What is keyword research?
A typical definition explains keyword research as being the process of discovering which keywords people are entering in the search engines to find whatever goods or services they’re searching for.
There are several reasons why it can be valuable to do some keyword research when creating your web pages. Not least, you want to make sure that there is some demand for whatever it is you’re going to promote. Additionally, it can help you to find niches where there is low competition. You can also find out what the advertising spend is in your chosen niche by using sites such as SpyFu. I’ve only ever used the free version of SpyFu and have found it useful. However, they also offer a pro version for $79 per month. As I say, I’ve never tried that so I’ve no idea if it’s worth the outlay.
Just another SEO technique?
Some people argue that keyword research is a waste of time unless you’re building your website or business entirely around getting free traffic from Google. See the debate we had about it on the Experienced People forum.
Most people tend to think in terms of keyword research as being synonymous with SEO. They talk about it as though it’s about finding the keywords which will enable people to find you in the search engines. But that’s a narrow way to look at it. Perhaps you should expand your horizons when it comes to approaching keyword research.
I think that keyword research is useful even if you’re not pursuing a strategy of doing well in the SERPs to increase your traffic. People don’t only search for things on search engines.
Where else do people look for things? Via forums and marketplaces so they can spot trends and analyse demand. You can find out what specifically people are looking for. What terminology do people actually use when talking about a subject or a product?
So, I’m going to redefine the phrase according to my take, and fully expect people to disagree with me.
Keyword research is part of overall market research. It’s something you do to establish demand, competitors in the niche, and advertising spend in that niche.
How I go about keyword research
It may seem paradoxical, considering what I’ve just said about SEO not being the be-all and end-all of keyword research, but my starting point for keyword research is Google.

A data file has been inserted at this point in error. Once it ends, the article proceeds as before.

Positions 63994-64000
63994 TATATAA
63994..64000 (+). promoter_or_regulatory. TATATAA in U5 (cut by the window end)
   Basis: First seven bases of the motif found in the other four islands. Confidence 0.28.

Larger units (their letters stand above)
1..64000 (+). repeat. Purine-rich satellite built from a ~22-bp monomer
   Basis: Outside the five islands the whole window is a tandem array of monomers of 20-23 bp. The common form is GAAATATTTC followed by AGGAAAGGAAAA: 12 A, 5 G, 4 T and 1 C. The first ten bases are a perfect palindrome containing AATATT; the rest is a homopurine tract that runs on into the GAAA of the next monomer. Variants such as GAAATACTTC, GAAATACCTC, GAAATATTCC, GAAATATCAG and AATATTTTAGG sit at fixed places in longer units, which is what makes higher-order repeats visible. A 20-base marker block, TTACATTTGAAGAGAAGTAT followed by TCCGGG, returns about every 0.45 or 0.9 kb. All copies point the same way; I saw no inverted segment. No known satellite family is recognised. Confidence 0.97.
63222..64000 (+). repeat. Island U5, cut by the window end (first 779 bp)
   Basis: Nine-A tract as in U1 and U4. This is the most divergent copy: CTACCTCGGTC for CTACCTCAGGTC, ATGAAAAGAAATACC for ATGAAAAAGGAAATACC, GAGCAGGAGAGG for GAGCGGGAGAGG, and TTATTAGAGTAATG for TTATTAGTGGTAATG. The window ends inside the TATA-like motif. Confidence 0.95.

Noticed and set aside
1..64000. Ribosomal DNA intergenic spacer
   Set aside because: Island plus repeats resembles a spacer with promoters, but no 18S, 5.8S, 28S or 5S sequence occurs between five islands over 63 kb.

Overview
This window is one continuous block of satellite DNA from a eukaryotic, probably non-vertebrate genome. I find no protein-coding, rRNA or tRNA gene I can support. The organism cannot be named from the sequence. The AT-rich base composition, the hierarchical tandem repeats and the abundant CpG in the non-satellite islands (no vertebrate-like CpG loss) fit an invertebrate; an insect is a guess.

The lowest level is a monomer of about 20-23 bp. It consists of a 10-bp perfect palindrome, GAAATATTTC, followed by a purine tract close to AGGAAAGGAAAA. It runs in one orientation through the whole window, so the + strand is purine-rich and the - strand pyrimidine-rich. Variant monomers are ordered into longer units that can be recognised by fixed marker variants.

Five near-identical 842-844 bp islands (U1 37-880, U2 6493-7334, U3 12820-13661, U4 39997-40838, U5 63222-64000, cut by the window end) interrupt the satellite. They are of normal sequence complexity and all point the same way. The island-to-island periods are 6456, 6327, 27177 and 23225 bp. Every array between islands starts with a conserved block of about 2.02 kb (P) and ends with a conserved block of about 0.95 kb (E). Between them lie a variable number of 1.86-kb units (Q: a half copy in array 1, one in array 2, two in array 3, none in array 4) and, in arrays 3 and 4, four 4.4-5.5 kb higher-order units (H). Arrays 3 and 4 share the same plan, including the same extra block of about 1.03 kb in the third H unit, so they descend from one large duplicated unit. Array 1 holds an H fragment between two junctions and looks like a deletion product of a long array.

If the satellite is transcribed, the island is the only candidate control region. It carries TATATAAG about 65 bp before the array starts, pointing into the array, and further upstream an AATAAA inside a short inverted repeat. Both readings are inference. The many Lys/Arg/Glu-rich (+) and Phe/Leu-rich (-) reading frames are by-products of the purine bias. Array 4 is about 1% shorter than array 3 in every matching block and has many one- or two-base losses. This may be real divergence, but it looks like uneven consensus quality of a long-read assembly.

Of course Google is not the only place to do keyword research – it’s just one metric among many. But that’s how I do it. I use the Google AdWords Keyword Tool (free). Then I cross-check with the Google AdWords Traffic Estimator. And then I look at SpyFu to see what advertisers there are in the niche. (When you use the Google AdWords Keyword Tool, don’t forget to note the difference between exact match and broad match.)
Now, some people argue that this is a very Google-centric way to go about things. OK, it is. If you don’t want your keyword research to be focused on Google, then devise your own way to do it. There are plenty of other tools available, both free and paid for.
I used WordTracker for years, but they cranked the price up and added VAT at the same time so I stopped using it. It is a very good tool, though, so if you’re embarking on a new site (or sites) you might find it’s worth paying for the pro version for a limited time. You can get a free 7-day trial but they want your credit card number for that. I don’t like having to give my credit card number to access free things. Bah! Again, on WordTracker, there is a considerable emphasis on SEO, search engines and on Google in particular. I’m starting to feel as though I’m the only person in the world who doesn’t see keyword research purely in terms of pleasing the search engines.
SearchEngineWatch has a great article which reviews various paid and subscription-based keyword research tools.
Other uses for keyword research
OK, so if we’re not fixated on the search engines, how else might keyword research help to build traffic? Well, it could be useful for forum signatures, blog posts, creating videos, etc. All you’re doing really is trying to find what there’s a demand for and trying to meet that demand by providing suitable content. You target your content to what people are looking for.
Is it useful? The jury is still out. I think it is useful. Our esteemed leader over at the Experienced People forum appears to think it’s not. (No doubt he’ll let me know if I’ve misrepresented him.)
I had planned to go on with some thoughts about how to identify the keywords you want to use and how to use them – and also how NOT to use them. But this article has taken me long enough to write already, so we’ll save the how-to for another day, and those of you who do believe that keyword research is useful can check that one out separately.